The complaint also names former CEO Markus Braun, the company’s current and former chief financial officers, and several other corporate officers of the German company, who allegedly were involved in “drafting, producing, reviewing and/or disseminating” false and misleading statements about the company’s financial condition. The company’s German auditor, Ernst & Young LLP, was also named as a defendant.
The plaintiffs allege that Wirecard, which offered Internet payment and processing services, overstated its cash balances by falsely claiming $2.1 billion of cash in a trust account account—roughly a quarter of its consolidated balance sheet. On June 18, the company announced that “no sufficient audit evidence could be obtained” of cash balances on trust accounts in the amount of $2.1 billion.
In the span of a week, the company once considered the future of German finance filed for insolvency protection and saw its CEO arrested and its stock price plummet. The accounting scandal is the latest in a series of corporate collapses that have called into question the Big Four accounting firms’ ability to deliver on their most basic duty: to provide reliable financial statements to investors and serve as a check on management.
The sudden downfall has renewed calls for tougher audit oversight in Europe and comes as regulators in the UK are considering reforms intended to end what is seen as cozy relationships between auditors and their clients and to increase competition among the largest firms.
EY has previously called the scheme “an elaborate and sophisticated fraud” designed to deceive investors. The firm said that it too was duped, given false documents related to escrow accounts that “even the most robust and extended audit procedures” may not have detected.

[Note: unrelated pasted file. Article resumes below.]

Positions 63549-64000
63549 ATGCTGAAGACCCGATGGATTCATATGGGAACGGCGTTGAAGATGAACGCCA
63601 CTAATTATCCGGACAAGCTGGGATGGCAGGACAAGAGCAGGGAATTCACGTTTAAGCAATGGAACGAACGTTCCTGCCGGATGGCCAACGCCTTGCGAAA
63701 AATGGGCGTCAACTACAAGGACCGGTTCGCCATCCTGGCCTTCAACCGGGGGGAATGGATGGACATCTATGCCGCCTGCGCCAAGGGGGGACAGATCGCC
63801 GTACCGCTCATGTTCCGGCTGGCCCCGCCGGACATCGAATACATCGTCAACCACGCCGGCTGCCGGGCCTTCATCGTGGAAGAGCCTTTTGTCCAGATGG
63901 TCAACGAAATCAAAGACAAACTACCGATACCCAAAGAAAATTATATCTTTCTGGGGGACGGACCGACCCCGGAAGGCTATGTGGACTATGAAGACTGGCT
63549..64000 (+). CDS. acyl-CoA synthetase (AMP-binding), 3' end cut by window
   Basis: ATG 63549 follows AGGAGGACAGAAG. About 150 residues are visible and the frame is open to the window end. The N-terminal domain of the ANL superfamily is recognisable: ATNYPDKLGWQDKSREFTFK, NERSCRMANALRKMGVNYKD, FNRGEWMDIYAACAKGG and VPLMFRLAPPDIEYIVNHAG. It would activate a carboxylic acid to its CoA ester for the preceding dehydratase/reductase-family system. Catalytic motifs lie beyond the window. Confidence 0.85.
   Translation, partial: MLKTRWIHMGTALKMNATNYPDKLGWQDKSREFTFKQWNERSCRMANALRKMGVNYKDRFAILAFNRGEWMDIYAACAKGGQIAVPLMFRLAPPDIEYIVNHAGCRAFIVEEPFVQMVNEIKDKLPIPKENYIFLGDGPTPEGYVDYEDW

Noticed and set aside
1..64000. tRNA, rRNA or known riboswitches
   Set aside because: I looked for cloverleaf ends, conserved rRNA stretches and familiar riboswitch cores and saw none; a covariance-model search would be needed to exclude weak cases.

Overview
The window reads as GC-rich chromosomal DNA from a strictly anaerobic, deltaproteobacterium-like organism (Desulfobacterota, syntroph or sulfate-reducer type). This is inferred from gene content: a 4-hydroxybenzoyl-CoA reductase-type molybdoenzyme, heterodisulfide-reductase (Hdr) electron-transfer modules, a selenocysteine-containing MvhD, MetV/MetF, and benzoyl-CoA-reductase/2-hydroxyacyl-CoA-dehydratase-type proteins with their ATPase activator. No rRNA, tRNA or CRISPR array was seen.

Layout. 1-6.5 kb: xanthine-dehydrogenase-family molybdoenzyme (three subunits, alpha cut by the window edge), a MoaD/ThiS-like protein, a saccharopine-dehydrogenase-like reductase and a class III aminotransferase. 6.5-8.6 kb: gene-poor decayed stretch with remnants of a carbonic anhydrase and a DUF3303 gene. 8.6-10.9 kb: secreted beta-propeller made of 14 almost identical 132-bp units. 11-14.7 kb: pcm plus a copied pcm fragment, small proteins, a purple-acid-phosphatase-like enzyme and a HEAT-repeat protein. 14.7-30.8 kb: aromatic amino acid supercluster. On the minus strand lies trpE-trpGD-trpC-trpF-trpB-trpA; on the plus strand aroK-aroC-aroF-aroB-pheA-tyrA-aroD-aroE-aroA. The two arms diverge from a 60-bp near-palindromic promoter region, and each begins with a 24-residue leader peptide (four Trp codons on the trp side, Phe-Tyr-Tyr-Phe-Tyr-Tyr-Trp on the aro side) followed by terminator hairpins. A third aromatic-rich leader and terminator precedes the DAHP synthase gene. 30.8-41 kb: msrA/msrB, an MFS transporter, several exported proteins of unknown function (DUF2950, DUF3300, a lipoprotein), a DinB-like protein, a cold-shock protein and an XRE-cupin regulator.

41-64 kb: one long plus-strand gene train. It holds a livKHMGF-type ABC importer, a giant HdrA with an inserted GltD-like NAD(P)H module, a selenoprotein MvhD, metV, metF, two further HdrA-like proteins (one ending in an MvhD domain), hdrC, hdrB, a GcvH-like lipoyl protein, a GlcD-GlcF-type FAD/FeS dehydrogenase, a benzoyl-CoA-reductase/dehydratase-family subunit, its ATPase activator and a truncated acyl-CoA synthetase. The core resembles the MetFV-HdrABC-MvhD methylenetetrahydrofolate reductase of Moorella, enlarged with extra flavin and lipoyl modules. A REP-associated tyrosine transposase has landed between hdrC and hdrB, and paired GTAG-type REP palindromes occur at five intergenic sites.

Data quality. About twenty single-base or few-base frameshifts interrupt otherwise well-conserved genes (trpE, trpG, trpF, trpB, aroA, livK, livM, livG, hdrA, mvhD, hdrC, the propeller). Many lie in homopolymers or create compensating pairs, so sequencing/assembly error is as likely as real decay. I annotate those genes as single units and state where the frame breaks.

On June 22, Wirecard conceded in a press release “there is a prevailing likelihood that the bank trust account balances in the amount of 1.9 billion EUR ($2.1 billion) do not exist.”
Braun was arrested on June 23 on suspicion of having inflated the digital payment company’s balance sheet and sales through fake transactions in order to make it more attractive to investors and customers, the complaint says.
The proposed class is comprised of purchasers of publicly traded Wirecard securities between Aug. 17, 2015, and June 24, 2020, and were damaged thereby.
Cause of Action: Securities Exchange Act of 1934.
Relief: Damages, attorneys’ fees and costs.
Potential Class Size: The complaint alleges there are “hundreds, if not thousands of members” in the proposed class.
Response: A spokeswoman for Wirecard said the company “is not making any further statements at this time.” EY also declined to comment on the U.S. lawsuit.
Attorneys: The Rosen Law Firm represents the plaintiffs.
The case is Brown v. Wirecard AG, E.D. Pa., No. 20-cv-03326, complaint filed 7/7/20.